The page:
Koh-i-noor


Koh-i-noor
Famous Indian diamond with a history dating perhaps as far back as the 14th century.

Originally a 191-carat stone that lacked fire (flashes of colour), it was recut to 109 carats in 1852 in an attempt to enhance its fire and brilliance. The Koh-i-noor (Hindi for "mountain of light") was acquired by the British in 1849 and became part of the crown jewels of Queen Victoria. It was incorporated into the state crown fashioned for Queen Elizabeth, consort of George VI, at her coronation in 1937.

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also spelled  Kūh-e Nūr,  

      the diamond with the longest history for an extant stone, though its early history is controversial. Originally a lumpy Mughal-cut stone that lacked fire and weighed 191 carats, it was recut to enhance its fire and brilliance to a 109-carat, shallow, oval brilliant in 1852 at Garrards of London, with indifferent results.

      According to some experts, Sultan ʿAlāʾ-ud-Dīn Khaljī is credited with having taken the jewel in 1304 from the raja of Malwa, India, whose family had owned it for many generations. Other writers have identified the Koh-i-noor (meaning “mountain of light”) with the diamond given to the son of Bābur, the founder of the Mughal dynasty in India, by the raja of Gwalior after the battle of Panipat in 1526. Still others have contended that it came originally from the Kollur mine of the Krishna River and was presented to the Mughal emperor Shāh Jahān in 1656. Some claim that the stone was cut from the Great Mogul diamond described by the French jewel trader Jean-Baptiste Tavernier in 1665, but the Koh-i-noor's original lack of fire and shape make that unlikely.

      In any case, it most likely formed part of the loot of Nāder Shāh (Nādir Shāh) of Iran when he sacked Delhi in 1739. After his death it fell into the hands of his general, Aḥmad Shāh, founder of the Durrānī dynasty of Afghans. His descendant Shāh Shojāʿ, when a fugitive in India, was forced to surrender the stone to Ranjit Singh, the Sikh ruler. On the annexation of the Punjab in 1849, the Koh-i-noor was acquired by the British and was placed among the crown jewels of Queen Victoria. It was incorporated as the central stone in the queen's state crown fashioned for use by Queen Elizabeth, consort of George VI, at her coronation in 1937.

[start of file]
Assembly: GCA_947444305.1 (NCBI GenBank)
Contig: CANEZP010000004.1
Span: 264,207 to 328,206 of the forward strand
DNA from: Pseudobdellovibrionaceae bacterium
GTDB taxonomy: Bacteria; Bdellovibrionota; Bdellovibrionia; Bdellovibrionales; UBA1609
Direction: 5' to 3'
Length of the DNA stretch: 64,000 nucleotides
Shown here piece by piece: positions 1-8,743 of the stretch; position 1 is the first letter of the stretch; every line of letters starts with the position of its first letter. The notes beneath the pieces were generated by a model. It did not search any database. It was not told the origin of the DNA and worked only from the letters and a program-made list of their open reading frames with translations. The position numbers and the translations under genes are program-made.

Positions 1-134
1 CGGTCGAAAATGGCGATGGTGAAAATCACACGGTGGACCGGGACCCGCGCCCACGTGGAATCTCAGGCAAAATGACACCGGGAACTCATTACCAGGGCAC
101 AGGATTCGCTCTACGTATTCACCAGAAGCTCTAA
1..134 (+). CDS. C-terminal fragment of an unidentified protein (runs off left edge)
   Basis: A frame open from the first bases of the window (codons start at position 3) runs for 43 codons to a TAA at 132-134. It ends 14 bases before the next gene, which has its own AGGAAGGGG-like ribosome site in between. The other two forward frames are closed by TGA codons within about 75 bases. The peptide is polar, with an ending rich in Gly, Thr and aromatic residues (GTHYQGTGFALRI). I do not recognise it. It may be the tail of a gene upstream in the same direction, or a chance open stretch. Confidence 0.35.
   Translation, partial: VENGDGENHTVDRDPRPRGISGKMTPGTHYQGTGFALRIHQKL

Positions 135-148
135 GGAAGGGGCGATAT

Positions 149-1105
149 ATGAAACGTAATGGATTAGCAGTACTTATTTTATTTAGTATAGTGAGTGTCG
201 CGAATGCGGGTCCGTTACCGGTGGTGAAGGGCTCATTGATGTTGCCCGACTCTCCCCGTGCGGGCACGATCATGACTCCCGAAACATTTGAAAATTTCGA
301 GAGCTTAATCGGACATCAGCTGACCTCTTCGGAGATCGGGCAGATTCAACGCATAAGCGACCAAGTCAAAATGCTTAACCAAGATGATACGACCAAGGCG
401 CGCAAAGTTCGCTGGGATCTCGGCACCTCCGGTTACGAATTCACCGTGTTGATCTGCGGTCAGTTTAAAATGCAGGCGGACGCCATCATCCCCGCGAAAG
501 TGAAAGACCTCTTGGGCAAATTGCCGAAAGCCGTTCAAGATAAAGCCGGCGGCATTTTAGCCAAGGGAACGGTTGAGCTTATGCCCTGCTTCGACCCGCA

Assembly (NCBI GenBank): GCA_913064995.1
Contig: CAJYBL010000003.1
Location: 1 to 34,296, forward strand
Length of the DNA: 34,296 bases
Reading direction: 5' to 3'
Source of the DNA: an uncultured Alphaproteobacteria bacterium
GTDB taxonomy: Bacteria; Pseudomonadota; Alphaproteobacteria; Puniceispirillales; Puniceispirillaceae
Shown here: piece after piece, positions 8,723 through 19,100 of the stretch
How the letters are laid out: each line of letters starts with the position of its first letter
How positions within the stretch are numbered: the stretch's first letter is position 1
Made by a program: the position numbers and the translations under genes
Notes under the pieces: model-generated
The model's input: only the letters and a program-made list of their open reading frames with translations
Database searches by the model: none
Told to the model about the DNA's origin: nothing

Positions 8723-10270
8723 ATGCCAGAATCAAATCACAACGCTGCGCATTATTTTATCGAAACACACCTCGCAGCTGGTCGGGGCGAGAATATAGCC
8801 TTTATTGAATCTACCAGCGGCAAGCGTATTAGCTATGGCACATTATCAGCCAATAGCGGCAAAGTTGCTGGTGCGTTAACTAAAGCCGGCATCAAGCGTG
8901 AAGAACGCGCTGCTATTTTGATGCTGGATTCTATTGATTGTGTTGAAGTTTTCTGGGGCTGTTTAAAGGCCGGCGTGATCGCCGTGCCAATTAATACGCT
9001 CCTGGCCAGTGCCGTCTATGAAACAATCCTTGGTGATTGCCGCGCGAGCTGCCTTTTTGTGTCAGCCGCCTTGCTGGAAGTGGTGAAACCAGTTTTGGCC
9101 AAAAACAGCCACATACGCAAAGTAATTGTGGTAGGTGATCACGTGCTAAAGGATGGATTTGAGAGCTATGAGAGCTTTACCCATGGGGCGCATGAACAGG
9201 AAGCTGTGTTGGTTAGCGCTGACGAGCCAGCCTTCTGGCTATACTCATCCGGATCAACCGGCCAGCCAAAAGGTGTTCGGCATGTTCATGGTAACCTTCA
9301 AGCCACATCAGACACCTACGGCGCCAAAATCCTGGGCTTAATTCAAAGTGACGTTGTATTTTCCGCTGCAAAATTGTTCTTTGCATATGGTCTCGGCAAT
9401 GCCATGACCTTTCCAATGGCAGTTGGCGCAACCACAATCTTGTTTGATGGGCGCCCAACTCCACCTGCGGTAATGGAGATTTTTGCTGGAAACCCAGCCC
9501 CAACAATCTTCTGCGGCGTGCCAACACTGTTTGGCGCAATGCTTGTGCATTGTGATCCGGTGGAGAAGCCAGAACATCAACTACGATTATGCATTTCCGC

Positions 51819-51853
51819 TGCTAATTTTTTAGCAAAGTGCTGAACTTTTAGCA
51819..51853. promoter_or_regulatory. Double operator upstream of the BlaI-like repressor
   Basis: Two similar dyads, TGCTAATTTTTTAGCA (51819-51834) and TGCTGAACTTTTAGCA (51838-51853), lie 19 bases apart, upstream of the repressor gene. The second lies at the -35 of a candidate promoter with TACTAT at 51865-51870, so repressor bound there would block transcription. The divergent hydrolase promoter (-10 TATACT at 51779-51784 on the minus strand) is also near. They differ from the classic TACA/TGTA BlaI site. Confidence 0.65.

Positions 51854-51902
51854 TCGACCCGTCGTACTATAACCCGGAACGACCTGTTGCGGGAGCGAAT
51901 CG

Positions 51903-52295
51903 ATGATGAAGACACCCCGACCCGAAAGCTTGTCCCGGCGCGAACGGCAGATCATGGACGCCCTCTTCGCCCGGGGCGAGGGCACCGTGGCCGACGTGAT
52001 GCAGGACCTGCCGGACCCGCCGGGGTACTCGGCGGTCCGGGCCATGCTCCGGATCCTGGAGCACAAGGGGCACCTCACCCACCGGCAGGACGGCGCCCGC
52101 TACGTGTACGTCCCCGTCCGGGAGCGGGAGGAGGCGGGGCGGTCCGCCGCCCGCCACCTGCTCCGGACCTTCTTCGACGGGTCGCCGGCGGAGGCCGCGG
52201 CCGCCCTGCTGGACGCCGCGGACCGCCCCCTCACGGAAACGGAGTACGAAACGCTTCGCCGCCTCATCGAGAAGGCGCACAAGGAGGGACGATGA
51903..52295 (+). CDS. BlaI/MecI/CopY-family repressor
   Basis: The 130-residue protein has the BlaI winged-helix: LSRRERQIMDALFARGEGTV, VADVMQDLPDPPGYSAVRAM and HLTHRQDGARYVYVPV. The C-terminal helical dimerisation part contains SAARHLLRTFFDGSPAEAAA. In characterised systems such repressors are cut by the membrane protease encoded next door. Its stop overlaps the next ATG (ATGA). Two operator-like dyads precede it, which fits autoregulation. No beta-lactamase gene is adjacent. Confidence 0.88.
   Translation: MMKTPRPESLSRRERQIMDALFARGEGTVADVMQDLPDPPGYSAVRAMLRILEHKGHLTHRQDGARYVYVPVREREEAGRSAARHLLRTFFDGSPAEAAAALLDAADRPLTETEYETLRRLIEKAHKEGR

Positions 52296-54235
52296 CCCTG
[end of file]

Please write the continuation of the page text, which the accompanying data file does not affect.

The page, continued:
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Universalium. 2010.

Look at other dictionaries:

  • Koh-i-noor — Kopie in der alten Form Koh i Noor Kopie in der neuen Form …   Deutsch Wikipedia

  • Koh i noor — Kopie in der alten Form Koh i Noor Kopie in der neuen Form …   Deutsch Wikipedia

  • Koh-i-Noor — Kopie in der alten Form …   Deutsch Wikipedia

  • Koh-i-Noor — Koh i Nor Croquis du Koh i Noor d après Tavernier …   Wikipédia en Français

  • koh|i|noor — or Koh i noor «KOH uh nur», noun. a very large and famous Indian diamond (108.9 carats), that is now one of the British crown jewels. ╂[< Persian kōh i nūr (literally) mountain of light] koh|i|noor «KOH uh nur», noun. 1. any large and splendid …   Useful english dictionary

  • Koh|i|noor — or Koh i noor «KOH uh nur», noun. a very large and famous Indian diamond (108.9 carats), that is now one of the British crown jewels. ╂[< Persian kōh i nūr (literally) mountain of light] koh|i|noor «KOH uh nur», noun. 1. any large and splendid …   Useful english dictionary

  • Koh-i-noor — famous diamond, one of the British crown jewels after the annexation of Punjab in 1849, from Pers. koh i nur, lit. mountain of light, from Pers. koh mountain + Arabic nur light …   Etymology dictionary

  • Koh-i-noor — (spr. Kohinuhr), einer der größten Diamanten der Erde, jetzt im Besitz der Königin von England; s. Diamant f) …   Pierer's Universal-Lexikon

  • Koh-i-Noor — This article is about the diamond. For the film, see Kohinoor. For the Czech pencil manufacturer, see Koh I Noor (company). For the brush footed butterfly, see Amathuxidia amythaon.Infobox Diamond caption = Glass replica of the Koh I Noor as it… …   Wikipedia

  • Koh-i-Noor — Réplica en vidrio del Koh i Noor original en el museo Kunstareal en Múnich, Alemania …   Wikipedia Español


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